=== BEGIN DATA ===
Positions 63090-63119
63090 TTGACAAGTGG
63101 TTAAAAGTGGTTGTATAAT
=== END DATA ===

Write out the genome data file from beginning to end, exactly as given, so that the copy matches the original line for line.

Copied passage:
Positions 63090-63119
63090 TTGACAAGTGG
63101 TTAAAAGTGGTTGTATAAT